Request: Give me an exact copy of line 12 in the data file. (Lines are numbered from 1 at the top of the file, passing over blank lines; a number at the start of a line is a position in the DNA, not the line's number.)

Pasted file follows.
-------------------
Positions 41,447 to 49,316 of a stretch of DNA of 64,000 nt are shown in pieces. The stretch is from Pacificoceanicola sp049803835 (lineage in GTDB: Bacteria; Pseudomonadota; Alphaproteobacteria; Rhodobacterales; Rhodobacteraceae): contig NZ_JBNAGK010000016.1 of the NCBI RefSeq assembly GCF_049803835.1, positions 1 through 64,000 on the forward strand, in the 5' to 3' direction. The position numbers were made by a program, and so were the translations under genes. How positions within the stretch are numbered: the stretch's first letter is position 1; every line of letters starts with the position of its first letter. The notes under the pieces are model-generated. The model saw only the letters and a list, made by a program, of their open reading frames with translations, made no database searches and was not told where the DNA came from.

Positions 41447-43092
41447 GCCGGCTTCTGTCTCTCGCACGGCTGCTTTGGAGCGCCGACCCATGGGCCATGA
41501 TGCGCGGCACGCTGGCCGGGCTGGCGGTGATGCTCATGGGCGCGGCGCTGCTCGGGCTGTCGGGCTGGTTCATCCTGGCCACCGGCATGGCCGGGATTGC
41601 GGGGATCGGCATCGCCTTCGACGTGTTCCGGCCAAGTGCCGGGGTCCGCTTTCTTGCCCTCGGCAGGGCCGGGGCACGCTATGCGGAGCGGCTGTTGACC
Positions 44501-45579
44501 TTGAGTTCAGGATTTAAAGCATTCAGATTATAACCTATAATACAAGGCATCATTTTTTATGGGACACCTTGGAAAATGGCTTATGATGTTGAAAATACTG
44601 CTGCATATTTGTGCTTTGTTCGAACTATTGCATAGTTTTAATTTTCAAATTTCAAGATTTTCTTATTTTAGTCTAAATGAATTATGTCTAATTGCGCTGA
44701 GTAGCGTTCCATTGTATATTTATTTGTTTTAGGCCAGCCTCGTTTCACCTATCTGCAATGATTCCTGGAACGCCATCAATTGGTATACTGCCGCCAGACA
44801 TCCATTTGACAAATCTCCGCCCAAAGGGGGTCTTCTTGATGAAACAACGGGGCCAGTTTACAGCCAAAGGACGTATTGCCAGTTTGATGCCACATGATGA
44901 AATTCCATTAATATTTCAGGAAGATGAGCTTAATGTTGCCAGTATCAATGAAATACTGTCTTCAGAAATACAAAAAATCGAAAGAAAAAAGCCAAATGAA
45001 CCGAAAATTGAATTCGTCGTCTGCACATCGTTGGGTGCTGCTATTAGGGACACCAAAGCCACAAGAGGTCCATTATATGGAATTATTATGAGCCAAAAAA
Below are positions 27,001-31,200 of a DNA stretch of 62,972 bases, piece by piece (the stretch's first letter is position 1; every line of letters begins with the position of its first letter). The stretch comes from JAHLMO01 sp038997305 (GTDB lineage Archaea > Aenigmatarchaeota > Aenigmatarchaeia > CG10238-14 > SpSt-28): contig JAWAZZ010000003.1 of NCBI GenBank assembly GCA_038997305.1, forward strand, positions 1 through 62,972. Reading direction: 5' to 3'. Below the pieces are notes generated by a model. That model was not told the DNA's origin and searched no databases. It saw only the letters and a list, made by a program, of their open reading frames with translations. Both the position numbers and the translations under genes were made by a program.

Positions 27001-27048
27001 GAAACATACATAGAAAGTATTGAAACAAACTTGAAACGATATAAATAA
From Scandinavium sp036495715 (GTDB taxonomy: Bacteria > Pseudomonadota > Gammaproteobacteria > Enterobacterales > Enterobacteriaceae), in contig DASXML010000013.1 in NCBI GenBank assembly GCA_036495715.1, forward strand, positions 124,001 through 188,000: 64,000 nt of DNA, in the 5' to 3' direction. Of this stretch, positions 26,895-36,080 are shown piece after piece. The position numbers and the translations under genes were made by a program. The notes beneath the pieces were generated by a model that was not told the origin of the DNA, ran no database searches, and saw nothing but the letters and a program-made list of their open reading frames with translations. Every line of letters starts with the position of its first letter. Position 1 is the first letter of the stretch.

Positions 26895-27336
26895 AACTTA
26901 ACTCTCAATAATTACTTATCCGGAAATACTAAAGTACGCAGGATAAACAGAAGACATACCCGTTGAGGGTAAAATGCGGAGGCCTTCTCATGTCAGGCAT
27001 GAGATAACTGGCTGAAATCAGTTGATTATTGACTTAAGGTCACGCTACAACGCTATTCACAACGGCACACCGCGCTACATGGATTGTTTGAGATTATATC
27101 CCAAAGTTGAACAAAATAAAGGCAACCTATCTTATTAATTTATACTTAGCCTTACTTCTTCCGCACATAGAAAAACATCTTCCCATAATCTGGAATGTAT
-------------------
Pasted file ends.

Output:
45001 CCGAAAATTGAATTCGTCGTCTGCACATCGTTGGGTGCTGCTATTAGGGACACCAAAGCCACAAGAGGTCCATTATATGGAATTATTATGAGCCAAAAAA